Cats usually don’t exhibit any outward signs of a serious illness. By the time we as pet owners discover that something’s up with our feline overlords, it might already be too late. One of the best ways of staying on top of your cat’s health is to monitor your cat’s pee! Is it peeing too much? Too little? Too often? Is your cat’s urine an unusual colour? We can learn a lot about our cat’s health from the volume, colour and odour of its urine.
But before we delve into exploring what’s normal and what’s not, let’s see the steps we should take to monitor our cat’s pee!
How to Monitor Your Cat’s Pee
Pay close attention to your cat’s urine and change out your cat’s litter to one that is pale in colour so that it’ll be easier to notice if there are any changes to the colour of your cat’s pee.
You could also try a two-tier cat litter box system — one similar to the UniCharm cat litter bin — which uses zeolite pellets to absorb the smell of ammonia from your cat’s pee before filtering the urine down into the lower tray which is lined with a white pee pad.
How Much Pee Is Normal?
Healthy cats typically pee between 2 and 4 times each day. But this frequency is also affected by water intake, diet, heat and humidity. Keep tabs on your cat’s peeing habits. Did it use to pee twice a day but recently started to do so more than usual? And also, is there an increase in urine output? If there’s a sudden increase in urine output, it could be a symptom for diseases such as kidney disease, diabetes and hyperthyroidism. But don’t panic yet!
What you can do: Take your cat to the vet and explain your observations.
If your cat (especially if it’s a male) is peeing less than normal, one possible cause could be that there are crystals in his urethra blocking the flow of pee. The cause of crystals in cats is usually the result of a mainly dry cat food diet.
What you can do: Incorporate more high quality wet foods such as freeze dried cat food or canned cat food into your cat’s diet to reduce crystals and prevent new crystals from forming. But to be safe, it would be best to take your kitty to the vet. It’s possible that the crystals need to be surgically removed.
The Colour of Your Cat’s Pee Matters
A healthy cat’s pee should be a clear, pale yellow. If your cat’s pee is straw-coloured, there’s nothing to worry about, your furkid is the picture of health.
If you observe cloudiness in your cat’s pee, there’s pus in your cat’s urine. It’s not an indication of an illness or a disease per se but an infection somewhere in the upper or lower urinary tract of your feline.
What you can do: Perhaps before taking your cat to the vet, you could give the CheckUp At Home Wellness Test Kit a go. It’s a quick and non-invasive test that can detect the most common issues among domestic cats.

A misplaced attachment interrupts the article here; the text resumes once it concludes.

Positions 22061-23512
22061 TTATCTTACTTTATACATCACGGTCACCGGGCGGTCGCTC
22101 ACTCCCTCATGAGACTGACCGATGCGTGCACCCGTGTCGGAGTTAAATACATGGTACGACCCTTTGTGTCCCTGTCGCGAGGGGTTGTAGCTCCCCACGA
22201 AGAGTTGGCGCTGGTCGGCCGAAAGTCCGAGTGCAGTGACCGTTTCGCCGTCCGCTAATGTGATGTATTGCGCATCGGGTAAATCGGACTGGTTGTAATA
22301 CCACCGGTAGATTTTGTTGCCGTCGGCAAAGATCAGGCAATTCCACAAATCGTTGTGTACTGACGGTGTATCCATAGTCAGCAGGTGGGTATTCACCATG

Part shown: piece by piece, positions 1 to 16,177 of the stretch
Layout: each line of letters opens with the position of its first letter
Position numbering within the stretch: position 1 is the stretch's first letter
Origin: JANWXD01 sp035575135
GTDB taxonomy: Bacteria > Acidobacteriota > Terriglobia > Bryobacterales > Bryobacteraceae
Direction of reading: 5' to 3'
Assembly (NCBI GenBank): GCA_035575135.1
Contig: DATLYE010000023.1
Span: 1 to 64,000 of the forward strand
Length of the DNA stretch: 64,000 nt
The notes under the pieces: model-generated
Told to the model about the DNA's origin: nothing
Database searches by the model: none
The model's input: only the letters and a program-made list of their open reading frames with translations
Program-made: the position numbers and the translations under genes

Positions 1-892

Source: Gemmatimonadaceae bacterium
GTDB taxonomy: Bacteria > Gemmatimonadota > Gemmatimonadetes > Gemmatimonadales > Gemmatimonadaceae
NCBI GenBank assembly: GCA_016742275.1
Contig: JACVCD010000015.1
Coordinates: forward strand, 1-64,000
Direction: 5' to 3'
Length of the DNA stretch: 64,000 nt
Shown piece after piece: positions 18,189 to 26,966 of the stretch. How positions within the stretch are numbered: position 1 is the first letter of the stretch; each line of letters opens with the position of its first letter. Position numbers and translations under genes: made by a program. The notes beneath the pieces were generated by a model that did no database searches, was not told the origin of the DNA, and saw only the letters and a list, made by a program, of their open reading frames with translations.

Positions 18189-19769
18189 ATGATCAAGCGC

If you see a pinkish tint to your cat’s urine, it’s undoubtedly blood. The 2 major causes of blood in a cat’s pee are cystitis and feline lower urinary tract disorder (FLUTD). Feline cystitis is the inflammation of a cat’s bladder and is a pretty common condition amongst cats . It is usually not a serious health concern so don’t worry about it! However, this might be very uncomfortable for your cat. FLUTD, on the other hand, is a group of conditions affecting a cat’s lower urinary system and bladder. Some other possible reasons can include: kidney stones and polycythemia (overproduction of red blood cells).
What you can do: Take your cat to the vet ASAP.
Is Your Cat’s Pee More Pungent Than Usual?
Normal cat pee will have a slightly pungent and acidic scent that is fairly bearable (at least to the accustomed feline owner). If you’ve begun noticing that your cat’s pee is stinking up the house more so than usual, it’s possible that your cat might have a bladder infection or cystitis. In male cats, if the odour of urine has changed drastically, it could be a sign of tumours and hormonal disorders.
What you can do: Likewise, it’s best to take your cat to the vet to get it checked immediately. Just in case.
Other Abnormalities to Look out For
More often than not, when a cat has kidney or bladder problems, it tends to pee outside of its litter box. Sure, cats may pee outside the litter box due to several reasons:
- Their litter box is unclean and this is their way of demanding that you clean their litter box
- You’ve placed your cat’s litter box in a location that is hard to get to
- Your cat doesn’t like the type of cat litter that you’ve chosen for it
- You have multiple cats and there’s a mean one in your lot who prevents the others from sharing the same litter box
- Your cat is plagued by stress and anxiety and is thus peeing elsewhere so that the scent of its urine makes it feel safer
But if you know for a fact that…
- Your cat’s litter box is perfectly clean
- Your cat’s litter box is in a convenient spot in your home
- You haven’t changed your cat’s litter and it didn’t use to have problems with it
- You only have 1 cat
- There aren’t any stressors to cause anxiety in your cat
…then it could be a medical problem. Your cat may have associated the litter box with pain if it has a Urinary Tract Infection (UTI), bladder infection, or kidney infection and is thus peeing outside the litter box. They could even be peeing outside the box as a signal to get your attention for an ailment its having.
The volume, colour and odour of your cat’s urine aren’t absolute indicators of your cat’s health. However, given that cats usually don’t show any outward signs of illness until it’s too late, monitoring your cat’s pee would be quite an indicative gauge of your cat’s health. If identified and treated early, most causes of abnormal urine in your cat can be resolved quickly.
Read more: How to Get Your Cat to Drink More Water
*Featured Image Source: Wikimedia Commons